The website for the would-be new owners of the Monarch Group doesn’t give much away. On the page are two paragraphs of text describing the company and an email address.
“We’ve done a poor job of communicating what we do,” Marc Meyohas, founder and managing partner of Greybull Capital, told TTG.
He denied that the firm was secretive, pointing out that it didn’t need a huge public profile as it is a “family office” so did not need to raise external capital.
The firm was part of a group of investors behind OpCapita’s ill-fated buyout of Comet and has also backed a number of other companies, including electronics business Plessey Semiconductors.
“We were not a relevant player in what happened with Comet. We got a disproportionate amount of PR flak for it but that’s probably because we are not particularly good at managing our PR activities, we’re trying to get better at it.”
So if Greybull does take control, what next? The deal is set to go through at the end of October pending the “successful outcome of ongoing negotiations”, and the firm’s investment is likely to be more than £75 million.
Monarch’s struggles over the summer have been well documented and it released a statement admitting that it was undergoing a strategic review covering all areas of the business from “operations to ownership and financing”.
“Clearly the current shareholder [the Swiss-based Mantegazza family] after 46 years has made the decision that now’s the time to step aside and the business needs to change direction significantly,” said Monarch chief executive Andrew Swaffield.
This will include a reduction in its cost base to bring it in line with other low-cost carriers such as easyJet and Ryanair.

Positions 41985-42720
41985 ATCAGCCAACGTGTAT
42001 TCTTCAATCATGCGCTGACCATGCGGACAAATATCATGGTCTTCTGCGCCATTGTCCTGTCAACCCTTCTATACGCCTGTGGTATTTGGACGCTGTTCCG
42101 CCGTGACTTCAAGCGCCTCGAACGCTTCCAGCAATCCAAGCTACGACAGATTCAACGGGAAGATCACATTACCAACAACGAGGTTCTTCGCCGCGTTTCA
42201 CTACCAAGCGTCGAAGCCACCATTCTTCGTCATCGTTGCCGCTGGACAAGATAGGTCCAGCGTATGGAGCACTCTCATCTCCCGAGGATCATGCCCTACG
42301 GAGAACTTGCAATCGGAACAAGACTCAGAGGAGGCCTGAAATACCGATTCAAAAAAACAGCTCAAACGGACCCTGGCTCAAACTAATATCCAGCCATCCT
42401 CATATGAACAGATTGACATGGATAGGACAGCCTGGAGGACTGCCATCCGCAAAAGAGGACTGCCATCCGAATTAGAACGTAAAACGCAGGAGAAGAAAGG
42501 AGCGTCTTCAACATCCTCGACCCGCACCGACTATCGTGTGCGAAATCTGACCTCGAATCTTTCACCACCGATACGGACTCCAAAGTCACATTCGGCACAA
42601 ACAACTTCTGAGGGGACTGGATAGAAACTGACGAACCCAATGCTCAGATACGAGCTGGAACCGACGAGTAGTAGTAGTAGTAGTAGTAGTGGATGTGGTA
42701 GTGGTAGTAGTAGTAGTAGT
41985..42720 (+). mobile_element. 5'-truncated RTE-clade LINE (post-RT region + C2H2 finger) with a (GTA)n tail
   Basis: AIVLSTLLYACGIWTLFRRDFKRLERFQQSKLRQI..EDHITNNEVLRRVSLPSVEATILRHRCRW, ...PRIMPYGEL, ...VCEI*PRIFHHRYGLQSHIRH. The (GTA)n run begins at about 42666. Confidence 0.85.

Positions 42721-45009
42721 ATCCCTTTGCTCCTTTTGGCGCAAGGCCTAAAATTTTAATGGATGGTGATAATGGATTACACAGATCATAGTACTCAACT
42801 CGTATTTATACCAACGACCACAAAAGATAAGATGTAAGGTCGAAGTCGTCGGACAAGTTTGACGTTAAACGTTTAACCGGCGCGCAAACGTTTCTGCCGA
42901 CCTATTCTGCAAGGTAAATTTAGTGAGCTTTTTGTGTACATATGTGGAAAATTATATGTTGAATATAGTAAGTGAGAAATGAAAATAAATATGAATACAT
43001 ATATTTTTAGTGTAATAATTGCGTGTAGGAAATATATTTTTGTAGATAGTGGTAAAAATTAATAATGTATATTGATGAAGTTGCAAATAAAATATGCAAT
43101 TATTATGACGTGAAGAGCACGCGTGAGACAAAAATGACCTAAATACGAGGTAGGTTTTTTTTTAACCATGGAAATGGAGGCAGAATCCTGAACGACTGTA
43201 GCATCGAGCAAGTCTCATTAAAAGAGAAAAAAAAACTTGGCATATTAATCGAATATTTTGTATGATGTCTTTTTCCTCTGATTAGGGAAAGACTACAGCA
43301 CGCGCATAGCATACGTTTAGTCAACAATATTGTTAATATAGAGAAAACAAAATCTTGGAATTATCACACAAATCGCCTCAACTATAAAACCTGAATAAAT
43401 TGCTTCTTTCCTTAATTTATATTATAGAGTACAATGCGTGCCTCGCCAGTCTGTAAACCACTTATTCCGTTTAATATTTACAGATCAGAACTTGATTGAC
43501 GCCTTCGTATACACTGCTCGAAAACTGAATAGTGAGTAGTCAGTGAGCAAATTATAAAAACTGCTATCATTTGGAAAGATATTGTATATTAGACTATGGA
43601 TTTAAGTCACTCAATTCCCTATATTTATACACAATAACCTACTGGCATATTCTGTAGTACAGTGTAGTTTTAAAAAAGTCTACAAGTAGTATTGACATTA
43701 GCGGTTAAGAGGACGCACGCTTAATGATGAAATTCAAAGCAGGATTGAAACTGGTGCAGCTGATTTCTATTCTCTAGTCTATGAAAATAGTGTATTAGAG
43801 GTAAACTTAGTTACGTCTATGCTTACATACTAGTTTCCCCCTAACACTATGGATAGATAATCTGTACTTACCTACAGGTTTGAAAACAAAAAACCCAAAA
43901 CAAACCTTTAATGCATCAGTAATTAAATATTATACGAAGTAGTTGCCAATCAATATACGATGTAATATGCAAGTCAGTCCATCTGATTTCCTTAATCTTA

"One of the first comments I made when I started the job was that we had too many planes chasing too few passengers"
There are also set to be around 900 job losses as well as pay cuts and changes to terms and conditions. Currently Monarch employs around 3,300 people.
Swaffield said that unions and employees had backed the changes. “They’ve all been extremely supportive through a very difficult process,” he said.
The company’s airline will cut its capacity by around 34% when it starts its summer 2015 season. Up to 10 aircraft will also be returned.
Swaffield admitted that most of the company’s problems stemmed from the airline. He said the tour operating division, which includes Cosmos Holidays, and the engineering unit had been doing “fairly steadily well”.
Monarch’s problems are not just internal and like other airlines and travel firms it has had to try to compete in a crowded marketplace.
“It was one of the first comments that I made when I started the job in April, that it was clear we had too many aeroplanes chasing too few passengers,” he said.
Swaffield said he expected the year-end losses to be “very significant” but would not be drawn on Monarch’s pension fund deficit, which stands at around £158 million.